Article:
OSRAM contends -- and presented expert testimony and evidence to support its contention -- that the limitation of less than 0.5 torr is central to the invention claimed in the '905 patent and that a lamp would operate differently at various points within the range disclosed in the Anderson '334 patent. Specifically, the patent itself claims that prior lamps, including those disclosed in the Anderson '334 patent, are inefficient and impractical as compared to the '905 lamp precisely because they use pressure well above that claimed in the '905 patent. . . . How one of ordinary skill in the art would understand the scope of the disclosure or, stated differently, how one of ordinary skill in the art would understand the relative size of a genus or species in a particular technology is of critical importance. And the district court's failure to explain or support its statement that "the buffer gas pressure disclosed in the Anderson '334 patent completely encompasses that disclosed in the '905 patent within a relatively narrow range," or to justify its complete rejection of OSRAM's expert testimony, complicates our review. We have no choice but to reverse the district court's finding of anticipation on this record. . . .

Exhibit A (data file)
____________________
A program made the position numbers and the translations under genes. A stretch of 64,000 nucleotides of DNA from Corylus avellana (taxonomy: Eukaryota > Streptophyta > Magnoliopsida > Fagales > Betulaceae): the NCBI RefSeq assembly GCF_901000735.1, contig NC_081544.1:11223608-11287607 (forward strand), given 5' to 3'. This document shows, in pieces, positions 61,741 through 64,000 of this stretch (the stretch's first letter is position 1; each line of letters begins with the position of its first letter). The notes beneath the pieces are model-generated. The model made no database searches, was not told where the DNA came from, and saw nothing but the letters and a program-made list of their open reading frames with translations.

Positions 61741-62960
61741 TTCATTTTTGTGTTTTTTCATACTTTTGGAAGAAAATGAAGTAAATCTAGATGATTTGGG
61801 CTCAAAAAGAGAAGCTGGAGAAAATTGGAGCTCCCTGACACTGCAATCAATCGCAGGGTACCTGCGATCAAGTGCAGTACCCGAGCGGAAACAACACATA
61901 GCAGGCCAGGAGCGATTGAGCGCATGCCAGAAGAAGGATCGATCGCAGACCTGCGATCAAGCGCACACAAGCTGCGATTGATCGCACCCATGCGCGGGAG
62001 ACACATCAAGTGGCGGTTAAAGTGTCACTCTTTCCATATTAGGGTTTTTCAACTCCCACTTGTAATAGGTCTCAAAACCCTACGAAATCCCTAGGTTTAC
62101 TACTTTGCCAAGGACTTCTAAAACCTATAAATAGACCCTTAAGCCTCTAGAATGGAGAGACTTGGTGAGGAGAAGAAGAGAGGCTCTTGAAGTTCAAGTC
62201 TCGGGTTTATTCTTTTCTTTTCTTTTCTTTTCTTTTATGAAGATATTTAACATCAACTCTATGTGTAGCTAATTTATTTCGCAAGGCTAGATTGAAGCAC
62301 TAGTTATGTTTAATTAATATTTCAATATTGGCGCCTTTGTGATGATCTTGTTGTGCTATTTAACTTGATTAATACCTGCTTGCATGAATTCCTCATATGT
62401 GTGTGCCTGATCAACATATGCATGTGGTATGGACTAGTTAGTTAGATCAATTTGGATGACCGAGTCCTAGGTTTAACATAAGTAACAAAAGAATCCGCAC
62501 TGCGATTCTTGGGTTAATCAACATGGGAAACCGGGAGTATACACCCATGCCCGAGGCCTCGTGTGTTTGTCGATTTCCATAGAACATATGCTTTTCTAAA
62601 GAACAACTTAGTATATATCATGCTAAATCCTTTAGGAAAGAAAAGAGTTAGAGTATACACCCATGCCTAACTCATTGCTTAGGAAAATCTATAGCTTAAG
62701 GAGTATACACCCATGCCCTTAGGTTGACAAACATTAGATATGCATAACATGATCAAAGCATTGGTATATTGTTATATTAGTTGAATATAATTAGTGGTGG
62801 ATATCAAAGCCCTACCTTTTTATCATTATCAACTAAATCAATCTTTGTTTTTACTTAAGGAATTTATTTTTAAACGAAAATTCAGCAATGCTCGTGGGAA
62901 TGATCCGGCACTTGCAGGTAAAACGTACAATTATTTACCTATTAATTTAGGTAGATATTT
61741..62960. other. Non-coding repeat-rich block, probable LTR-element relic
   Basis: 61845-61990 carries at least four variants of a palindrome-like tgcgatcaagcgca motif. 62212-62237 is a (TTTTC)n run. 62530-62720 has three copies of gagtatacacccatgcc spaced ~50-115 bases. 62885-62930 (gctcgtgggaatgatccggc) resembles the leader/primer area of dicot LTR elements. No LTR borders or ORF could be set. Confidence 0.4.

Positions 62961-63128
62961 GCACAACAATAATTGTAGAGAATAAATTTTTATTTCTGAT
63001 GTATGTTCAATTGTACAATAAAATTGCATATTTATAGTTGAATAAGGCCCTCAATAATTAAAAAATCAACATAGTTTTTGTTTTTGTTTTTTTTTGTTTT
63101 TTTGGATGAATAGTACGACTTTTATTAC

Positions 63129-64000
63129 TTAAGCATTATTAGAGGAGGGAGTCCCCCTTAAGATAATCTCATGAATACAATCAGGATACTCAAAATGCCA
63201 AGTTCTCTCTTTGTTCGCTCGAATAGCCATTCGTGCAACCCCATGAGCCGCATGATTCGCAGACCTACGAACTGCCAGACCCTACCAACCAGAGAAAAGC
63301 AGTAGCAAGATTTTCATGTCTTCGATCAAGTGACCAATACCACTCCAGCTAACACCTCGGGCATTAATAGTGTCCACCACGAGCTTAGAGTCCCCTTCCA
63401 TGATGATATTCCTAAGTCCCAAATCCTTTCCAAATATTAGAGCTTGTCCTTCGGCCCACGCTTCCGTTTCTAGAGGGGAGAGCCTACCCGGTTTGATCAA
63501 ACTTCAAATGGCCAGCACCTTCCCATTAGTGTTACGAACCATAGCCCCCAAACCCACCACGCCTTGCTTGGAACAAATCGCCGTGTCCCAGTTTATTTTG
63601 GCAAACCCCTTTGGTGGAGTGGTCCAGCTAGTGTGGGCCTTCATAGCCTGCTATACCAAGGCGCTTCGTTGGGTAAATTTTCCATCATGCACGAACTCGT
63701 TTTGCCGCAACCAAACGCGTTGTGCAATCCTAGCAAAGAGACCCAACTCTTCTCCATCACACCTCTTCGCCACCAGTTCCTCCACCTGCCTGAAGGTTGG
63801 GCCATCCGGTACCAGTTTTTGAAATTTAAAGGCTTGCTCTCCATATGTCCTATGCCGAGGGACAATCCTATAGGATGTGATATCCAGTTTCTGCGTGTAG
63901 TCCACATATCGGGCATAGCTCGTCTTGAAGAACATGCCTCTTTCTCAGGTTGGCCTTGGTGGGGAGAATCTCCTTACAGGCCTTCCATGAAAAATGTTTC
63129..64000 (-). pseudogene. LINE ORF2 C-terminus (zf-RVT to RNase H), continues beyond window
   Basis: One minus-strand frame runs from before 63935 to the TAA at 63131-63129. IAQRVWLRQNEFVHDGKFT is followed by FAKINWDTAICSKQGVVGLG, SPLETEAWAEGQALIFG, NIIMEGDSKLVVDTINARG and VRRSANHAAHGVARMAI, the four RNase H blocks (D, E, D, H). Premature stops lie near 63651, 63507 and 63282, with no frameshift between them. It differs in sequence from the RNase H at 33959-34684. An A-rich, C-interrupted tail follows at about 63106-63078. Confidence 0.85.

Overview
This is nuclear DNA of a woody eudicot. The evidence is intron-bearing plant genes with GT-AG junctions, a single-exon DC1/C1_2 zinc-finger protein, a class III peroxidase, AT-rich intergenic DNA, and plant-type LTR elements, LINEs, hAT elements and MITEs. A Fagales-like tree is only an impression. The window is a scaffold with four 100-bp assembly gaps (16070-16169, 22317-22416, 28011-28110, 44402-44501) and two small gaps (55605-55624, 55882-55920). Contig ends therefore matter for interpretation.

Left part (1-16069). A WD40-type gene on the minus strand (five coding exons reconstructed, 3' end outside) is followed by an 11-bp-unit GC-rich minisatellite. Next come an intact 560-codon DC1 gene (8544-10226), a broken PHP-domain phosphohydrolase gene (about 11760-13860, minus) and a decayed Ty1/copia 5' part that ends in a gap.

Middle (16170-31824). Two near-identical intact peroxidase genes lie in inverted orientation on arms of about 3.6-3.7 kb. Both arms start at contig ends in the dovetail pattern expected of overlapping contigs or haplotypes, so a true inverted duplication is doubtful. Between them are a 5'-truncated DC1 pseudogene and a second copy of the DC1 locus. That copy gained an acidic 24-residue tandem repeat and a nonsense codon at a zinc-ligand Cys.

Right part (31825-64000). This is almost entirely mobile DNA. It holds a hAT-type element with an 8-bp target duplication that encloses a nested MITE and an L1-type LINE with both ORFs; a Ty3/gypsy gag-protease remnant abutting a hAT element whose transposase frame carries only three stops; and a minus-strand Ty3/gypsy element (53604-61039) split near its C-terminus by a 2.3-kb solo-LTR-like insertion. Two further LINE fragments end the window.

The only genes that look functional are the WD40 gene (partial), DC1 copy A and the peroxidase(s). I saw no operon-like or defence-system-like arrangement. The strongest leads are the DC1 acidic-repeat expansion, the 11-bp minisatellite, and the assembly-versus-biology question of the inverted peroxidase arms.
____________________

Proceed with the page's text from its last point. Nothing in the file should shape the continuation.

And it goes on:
A patent may not issue "if the differences between the subject matter sought to be patented and the prior art are such that the subject matter as a whole would have been obvious at the time the invention was made to a person having ordinary skill in the art to which said subject matter pertains." Obviousness is a question of law based on underlying factual findings: (1) the scope and content of the prior art; (2) the differences between the claims and the prior art; (3) the level of ordinary skill in the art; and (4) objective considerations of nonobviousness. Generally, a party seeking to invalidate a patent as obvious must demonstrate "by clear and convincing evidence that a skilled artisan would have been motivated to combine the teaching of the prior art references to achieve the claimed invention, and that the skilled artisan would have had a reasonable expectation of success in doing so." [W]hile an analysis of any teaching, suggestion, or motivation to combine known elements is useful to an obviousness analysis, the overall obviousness inquiry must be expansive and flexible. . . .